Roc­cat Nova


PC & Tech Authority - - CONTENTS - $60 • www.roc­

The Roc­cat Kova at rst ap­pears to be an ab­so­lute bar­gain, cost­ing just $60, yet fea­tur­ing a plethora of but­tons, RGB light­ing and an on-board ARM pro­ces­sor. How­ever, the na­tive 3,500dpi res­o­lu­tion of its op­ti­cal sen­sor is the give­away to the fact that this mouse is a get­ting a lit­tle long in the tooth now.

Re­leased at the end of 2015, its age is a per­fect ex­am­ple of how left-handed and ambidextrous mice aren’t given quite the love of right-handed mod­els. Not that Roc­cat is the only com­pany whose ambidextrous op­tions are lim­ited to older mod­els, of course. Even Log­itech has only two ambidextrous mod­els, one of which is seven years old.

But back to the Roc­cat, the Kova is avail­able in white and grey vari­ants that, de­spite a busy, but­ton-heavy de­sign, look rather snazzy. The sym­met­ri­cal na­ture of ambidextrous mice al­ways helps to make them look more aes­thet­i­cally pleas­ing than right-handed mice, but the lack of a gi­ant Roc­cat logo on the back – as on some of the com­pany’s other mice – cer­tainly helps too, giv­ing it an air of sub­tlety.

The RGB light­ing looks good too. There are two zones, with the edges of the scroll wheel and an open­ing on the back edge light­ing up. In terms of but­tons, you get the usual com­ple­ment of left, right and scroll wheel but­tons, along with a DPI switch and two sets of back/ for­ward but­tons on the sides.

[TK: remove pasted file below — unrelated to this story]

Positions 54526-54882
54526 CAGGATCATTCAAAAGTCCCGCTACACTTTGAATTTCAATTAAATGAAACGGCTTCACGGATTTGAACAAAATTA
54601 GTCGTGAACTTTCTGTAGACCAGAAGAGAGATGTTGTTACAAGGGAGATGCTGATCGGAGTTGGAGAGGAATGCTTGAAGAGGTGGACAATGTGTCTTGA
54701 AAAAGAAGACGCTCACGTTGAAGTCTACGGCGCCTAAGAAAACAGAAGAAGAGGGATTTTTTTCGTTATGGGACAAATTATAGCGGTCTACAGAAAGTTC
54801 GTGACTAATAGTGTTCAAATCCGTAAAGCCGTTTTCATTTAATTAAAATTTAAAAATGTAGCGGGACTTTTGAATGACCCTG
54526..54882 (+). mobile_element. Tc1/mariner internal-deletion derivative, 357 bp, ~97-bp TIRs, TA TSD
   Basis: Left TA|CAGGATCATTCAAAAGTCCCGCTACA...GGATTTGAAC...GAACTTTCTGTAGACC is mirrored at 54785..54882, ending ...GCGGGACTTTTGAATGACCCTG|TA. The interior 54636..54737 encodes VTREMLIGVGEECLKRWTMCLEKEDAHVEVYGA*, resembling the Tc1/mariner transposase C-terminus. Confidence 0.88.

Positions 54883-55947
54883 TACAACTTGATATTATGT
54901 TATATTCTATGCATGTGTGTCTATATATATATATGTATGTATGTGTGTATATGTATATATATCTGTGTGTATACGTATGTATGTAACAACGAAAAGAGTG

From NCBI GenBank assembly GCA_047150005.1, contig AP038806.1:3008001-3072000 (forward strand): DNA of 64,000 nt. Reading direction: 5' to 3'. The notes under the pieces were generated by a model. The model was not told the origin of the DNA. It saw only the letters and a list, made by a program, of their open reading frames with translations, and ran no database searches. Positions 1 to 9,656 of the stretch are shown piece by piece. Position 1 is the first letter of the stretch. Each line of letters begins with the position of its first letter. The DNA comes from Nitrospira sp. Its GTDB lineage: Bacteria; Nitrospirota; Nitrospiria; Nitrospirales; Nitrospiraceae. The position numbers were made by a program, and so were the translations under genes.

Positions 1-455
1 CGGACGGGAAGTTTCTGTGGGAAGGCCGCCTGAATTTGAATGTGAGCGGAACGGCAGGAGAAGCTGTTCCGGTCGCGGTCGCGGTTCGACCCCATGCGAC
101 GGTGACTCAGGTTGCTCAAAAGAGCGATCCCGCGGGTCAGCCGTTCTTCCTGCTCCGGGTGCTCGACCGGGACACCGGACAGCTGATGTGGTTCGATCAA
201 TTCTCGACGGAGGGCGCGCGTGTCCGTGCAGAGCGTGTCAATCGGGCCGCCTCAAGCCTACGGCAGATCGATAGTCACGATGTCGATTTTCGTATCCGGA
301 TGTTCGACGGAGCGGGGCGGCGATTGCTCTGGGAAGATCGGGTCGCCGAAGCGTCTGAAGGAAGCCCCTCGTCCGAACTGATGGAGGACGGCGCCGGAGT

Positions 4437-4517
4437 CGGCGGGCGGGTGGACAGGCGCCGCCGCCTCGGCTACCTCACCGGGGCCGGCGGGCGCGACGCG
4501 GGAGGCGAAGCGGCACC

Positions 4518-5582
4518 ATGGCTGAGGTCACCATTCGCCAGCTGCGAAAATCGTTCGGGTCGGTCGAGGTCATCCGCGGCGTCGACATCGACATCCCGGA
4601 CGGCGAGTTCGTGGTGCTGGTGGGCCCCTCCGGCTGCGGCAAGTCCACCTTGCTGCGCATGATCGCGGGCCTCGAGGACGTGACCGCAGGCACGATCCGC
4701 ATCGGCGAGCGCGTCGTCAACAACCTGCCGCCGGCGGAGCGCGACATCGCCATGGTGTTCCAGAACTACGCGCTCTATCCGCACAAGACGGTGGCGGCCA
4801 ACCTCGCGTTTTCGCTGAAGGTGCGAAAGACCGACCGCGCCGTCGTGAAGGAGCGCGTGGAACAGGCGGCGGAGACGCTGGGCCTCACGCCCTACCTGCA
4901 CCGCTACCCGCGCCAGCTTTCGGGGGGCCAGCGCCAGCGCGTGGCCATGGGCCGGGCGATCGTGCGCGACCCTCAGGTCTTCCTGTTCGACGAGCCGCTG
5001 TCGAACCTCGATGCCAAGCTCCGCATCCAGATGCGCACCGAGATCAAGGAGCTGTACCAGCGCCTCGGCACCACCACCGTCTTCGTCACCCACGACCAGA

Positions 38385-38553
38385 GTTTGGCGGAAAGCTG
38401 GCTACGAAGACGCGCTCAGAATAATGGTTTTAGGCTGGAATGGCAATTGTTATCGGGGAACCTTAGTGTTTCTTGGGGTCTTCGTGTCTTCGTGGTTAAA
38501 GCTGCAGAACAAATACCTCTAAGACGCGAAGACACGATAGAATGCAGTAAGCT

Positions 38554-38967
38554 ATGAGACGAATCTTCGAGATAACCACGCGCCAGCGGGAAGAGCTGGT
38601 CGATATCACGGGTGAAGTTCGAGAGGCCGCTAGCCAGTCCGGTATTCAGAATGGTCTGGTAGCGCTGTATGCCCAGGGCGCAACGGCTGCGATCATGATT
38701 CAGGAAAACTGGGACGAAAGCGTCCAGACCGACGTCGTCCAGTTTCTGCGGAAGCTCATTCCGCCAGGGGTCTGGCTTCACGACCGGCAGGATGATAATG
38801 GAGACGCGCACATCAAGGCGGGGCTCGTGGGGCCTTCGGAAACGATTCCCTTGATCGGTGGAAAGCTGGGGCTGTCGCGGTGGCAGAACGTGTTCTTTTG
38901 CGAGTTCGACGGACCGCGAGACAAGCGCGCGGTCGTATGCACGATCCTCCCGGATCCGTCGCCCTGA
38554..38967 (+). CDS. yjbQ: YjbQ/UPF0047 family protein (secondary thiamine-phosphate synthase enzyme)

There are also two ex­tra but­tons that ank the out­side of the left and right but­tons. They’re raised up, so they can be ac­ti­vated with the side of your nger, rather than the tip. They work well, adding a cou­ple of ex­tra op­tions with­out clut­ter­ing up the mouse too much and hurt­ing its over­all us­abil­ity. In­deed, the over­all but­ton lay­out works very well, with all of them feel­ing con­ve­niently placed but not too easy to hit ac­ci­den­tally.

The Kova’s er­gonomics are largely good too. The mouse’s shape is fairly wide at the back, so it’s suited to palm­grip users, but it’s not so bulky as to re­strict other types of grip. The sur­face of the mouse is also nished in a soft­touch paint for added grip. How­ever, the sides aren’t rub­ber, so there isn’t quite as much pur­chase for your hand as you’ll nd on some of the other mice on test this month.

As for what’s in­side, it uses the Pro-Op­tic Sen­sor R6, which has a na­tive res­o­lu­tion of 3,500dpi, al­though this gure can be dou­bled to 7,000dpi us­ing an over­drive mode (which you’ll see ad­ver­tised on some re­tailer sites), but we don’t rec­om­mend us­ing it. As well as a rel­a­tively low na­tive res­o­lu­tion com­pared with some of the other mice on test, the Kova’s 20G ac­cel­er­a­tion is less than half that of the Razer Lance­head as well.

None­the­less, the Kova’s per­for­mance with­out over­drive is cer­tainly up to snuff. The most de­mand­ing of play­ers may be able to tell its re­spon­sive­ness apart from the very lat­est gam­ing mice, per­haps if you like snip­ing with a high res­o­lu­tion and mas­sive mouse mat, but the dif­fer­ence is other­wise cer­tainly sub­tle.

Round­ing off the pack­age is Roc­cat’s Swarm soft­ware, which is com­pre­hen­sive and easy to use. Like most other pe­riph­eral soft­ware suites, the soft­ware in­te­grates all of Roc­cat’s pe­riph­er­als into one app and of­fers all the set­tings you could need.


The Roc­cat Kova may be a lit­tle long in the tooth, but it still de­liv­ers where it counts. Its per­for­mance is good, it has plenty of fea­tures and its shape will suit many users. As such, with its price be­ing so low, it easily takes the crown for the best value ambidextrous mouse you can buy right now.

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